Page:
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PNF–The Physical Therapy You’ve Never Heard Of

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If you have nagging joint pain in your hip or shoulder or suffer from mobility problems due to a neurological condition, such as Parkinson’s disease or complications from a stroke, there is an approach used by physical therapists that you should know about…but probably don’t.

Its official name, proprioceptive neuromuscular facilitation, is a bit of a mouthful, so it’s known simply as PNF.

How PNF works: PNF-trained physical therapists use the brain and nervous system’s complex feedback system to facilitate optimum patterns of movement and posture. The key to PNF is using the input from the skin, muscles and other sensory organs to influence the brain’s ability to activate the right muscles and movement patterns, especially the proprioceptors, which tell the brain where your body is in space.

With PNF, practitioners observe and assess how problems in a patient’s posture (such as a forward head position due to computer use) and/or movement such as walking without properly engaging the pelvis and trunk, may be causing or worsening an underlying condition. Performed repeatedly, such postures and movements not only place undue stress on our fascia (connective tissue) muscles and joints but also become ingrained in our “muscle memory.” Eventually, these ingrained patterns can lead to pain and injury.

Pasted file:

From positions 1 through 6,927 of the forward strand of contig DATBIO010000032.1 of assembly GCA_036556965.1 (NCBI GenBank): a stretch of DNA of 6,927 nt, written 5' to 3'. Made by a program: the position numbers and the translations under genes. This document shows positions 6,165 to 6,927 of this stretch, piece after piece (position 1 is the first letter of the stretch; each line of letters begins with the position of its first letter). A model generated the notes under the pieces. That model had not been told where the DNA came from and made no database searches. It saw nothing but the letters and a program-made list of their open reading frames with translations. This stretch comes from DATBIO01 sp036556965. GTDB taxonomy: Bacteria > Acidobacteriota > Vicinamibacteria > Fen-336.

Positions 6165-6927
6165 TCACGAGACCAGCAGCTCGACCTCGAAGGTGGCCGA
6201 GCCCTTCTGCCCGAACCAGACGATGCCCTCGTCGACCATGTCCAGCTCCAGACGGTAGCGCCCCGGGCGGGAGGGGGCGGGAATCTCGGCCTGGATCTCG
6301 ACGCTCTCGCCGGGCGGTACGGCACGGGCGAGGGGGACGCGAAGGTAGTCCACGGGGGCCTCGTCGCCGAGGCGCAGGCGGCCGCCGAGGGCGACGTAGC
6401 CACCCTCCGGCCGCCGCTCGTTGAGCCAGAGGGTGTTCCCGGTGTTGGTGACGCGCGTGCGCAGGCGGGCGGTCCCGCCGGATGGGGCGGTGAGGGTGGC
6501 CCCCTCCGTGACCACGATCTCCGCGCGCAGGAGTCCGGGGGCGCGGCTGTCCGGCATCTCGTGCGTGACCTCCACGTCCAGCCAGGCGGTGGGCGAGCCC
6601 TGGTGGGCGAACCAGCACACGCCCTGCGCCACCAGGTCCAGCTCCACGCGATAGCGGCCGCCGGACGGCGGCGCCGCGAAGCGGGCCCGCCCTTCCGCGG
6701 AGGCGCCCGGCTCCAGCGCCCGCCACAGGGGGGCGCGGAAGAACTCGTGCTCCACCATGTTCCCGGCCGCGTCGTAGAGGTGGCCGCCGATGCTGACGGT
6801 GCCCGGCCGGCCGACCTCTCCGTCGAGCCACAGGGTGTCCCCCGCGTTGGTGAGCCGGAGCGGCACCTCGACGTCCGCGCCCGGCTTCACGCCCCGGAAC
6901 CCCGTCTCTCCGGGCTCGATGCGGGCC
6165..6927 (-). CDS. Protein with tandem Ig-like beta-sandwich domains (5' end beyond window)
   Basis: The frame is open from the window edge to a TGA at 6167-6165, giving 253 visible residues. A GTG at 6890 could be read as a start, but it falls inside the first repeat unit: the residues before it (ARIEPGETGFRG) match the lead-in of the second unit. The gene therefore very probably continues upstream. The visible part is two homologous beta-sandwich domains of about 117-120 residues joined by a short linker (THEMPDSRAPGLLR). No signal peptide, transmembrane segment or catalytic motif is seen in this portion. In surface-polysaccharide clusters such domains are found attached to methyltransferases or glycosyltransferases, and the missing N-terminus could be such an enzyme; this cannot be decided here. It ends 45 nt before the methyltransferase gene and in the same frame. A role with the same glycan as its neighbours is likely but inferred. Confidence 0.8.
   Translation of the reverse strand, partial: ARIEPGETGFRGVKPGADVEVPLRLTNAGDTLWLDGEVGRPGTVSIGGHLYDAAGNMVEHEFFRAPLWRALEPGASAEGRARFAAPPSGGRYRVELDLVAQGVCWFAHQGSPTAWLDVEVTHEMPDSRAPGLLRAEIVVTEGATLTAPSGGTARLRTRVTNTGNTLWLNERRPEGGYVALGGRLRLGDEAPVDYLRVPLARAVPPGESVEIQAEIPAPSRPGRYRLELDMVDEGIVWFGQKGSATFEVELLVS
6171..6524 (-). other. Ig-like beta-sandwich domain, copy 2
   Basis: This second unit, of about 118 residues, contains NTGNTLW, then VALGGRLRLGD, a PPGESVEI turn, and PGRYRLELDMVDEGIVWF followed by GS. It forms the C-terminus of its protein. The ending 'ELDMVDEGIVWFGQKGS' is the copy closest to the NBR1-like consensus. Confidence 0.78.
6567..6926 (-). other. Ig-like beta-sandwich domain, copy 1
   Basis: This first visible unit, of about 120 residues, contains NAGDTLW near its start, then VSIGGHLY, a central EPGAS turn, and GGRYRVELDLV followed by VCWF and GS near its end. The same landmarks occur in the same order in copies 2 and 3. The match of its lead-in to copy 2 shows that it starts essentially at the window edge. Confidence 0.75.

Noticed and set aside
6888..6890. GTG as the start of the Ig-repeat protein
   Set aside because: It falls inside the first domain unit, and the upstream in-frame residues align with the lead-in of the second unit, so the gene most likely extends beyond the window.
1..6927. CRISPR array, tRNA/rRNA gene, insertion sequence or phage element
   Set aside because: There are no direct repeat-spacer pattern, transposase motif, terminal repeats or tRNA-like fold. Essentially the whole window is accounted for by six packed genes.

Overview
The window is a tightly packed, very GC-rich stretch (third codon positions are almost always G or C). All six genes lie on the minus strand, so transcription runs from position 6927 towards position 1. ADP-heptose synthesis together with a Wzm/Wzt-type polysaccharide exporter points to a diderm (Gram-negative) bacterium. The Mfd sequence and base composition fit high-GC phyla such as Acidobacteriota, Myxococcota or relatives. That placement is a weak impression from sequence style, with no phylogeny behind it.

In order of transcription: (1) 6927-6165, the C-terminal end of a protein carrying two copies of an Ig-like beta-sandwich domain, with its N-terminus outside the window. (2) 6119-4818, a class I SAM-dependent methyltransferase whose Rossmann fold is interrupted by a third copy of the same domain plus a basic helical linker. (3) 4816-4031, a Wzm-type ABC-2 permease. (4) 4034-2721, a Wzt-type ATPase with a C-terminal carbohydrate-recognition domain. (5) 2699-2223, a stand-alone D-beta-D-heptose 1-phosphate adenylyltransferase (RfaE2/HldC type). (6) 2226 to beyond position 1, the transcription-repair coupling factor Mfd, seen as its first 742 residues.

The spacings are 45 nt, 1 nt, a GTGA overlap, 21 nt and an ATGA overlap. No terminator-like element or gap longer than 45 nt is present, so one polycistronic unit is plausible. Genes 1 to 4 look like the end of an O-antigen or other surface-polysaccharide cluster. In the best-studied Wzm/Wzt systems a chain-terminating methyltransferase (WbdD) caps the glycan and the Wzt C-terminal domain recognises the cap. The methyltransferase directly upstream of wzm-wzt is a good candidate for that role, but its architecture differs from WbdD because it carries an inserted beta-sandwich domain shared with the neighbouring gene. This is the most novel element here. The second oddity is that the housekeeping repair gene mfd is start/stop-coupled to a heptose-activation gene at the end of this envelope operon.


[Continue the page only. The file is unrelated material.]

Once the problem is identified by the PNF-trained physical therapist, he/she designs a plan to retrain the patient’s brain and body to move in safer, more effective ways.

This plan combines specific positioning with manual resistance and active stretching to remind the brain of the healthy alignment it used to know—before it was compromised by injury, disease or repetitive poor movements.

How PNF has evolved: The technique was originally developed in the 1940s by neurophysiologist and medical neurologist Dr. Herman Kabat and physical therapist Maggie Knott to address postural control and movement deficiencies in patients with neurological disorders. The practice later expanded to include head injuries, Parkinson’s disease and more.

Over time, PNF has become an approach used for all patients, including orthopedic patients with knee, hip, neck, shoulder and ankle pain. More physical therapists are seeking this specialized training.

Scientific evidence: An important study published in the Journal of Human Kinetics found that PNF improves range of motion and increases muscle strength—both of which play a significant role in curbing pain and improving mobility.

How PNF may help you…

HANDS THAT Heal

At the root of PNF theory is a principle called “overflow.” When an area of the body has physical pressure applied to it with appropriate resistance and with proper manual contact, the brain responds by sending neurological impulses to the muscles of that area.

If the therapist continues to apply the appropriate amount of pressure over time, these impulses begin to overflow into the nerves that stimulate other muscles. PNF allows the therapist to direct this overflow to the weaker or inhibited muscles.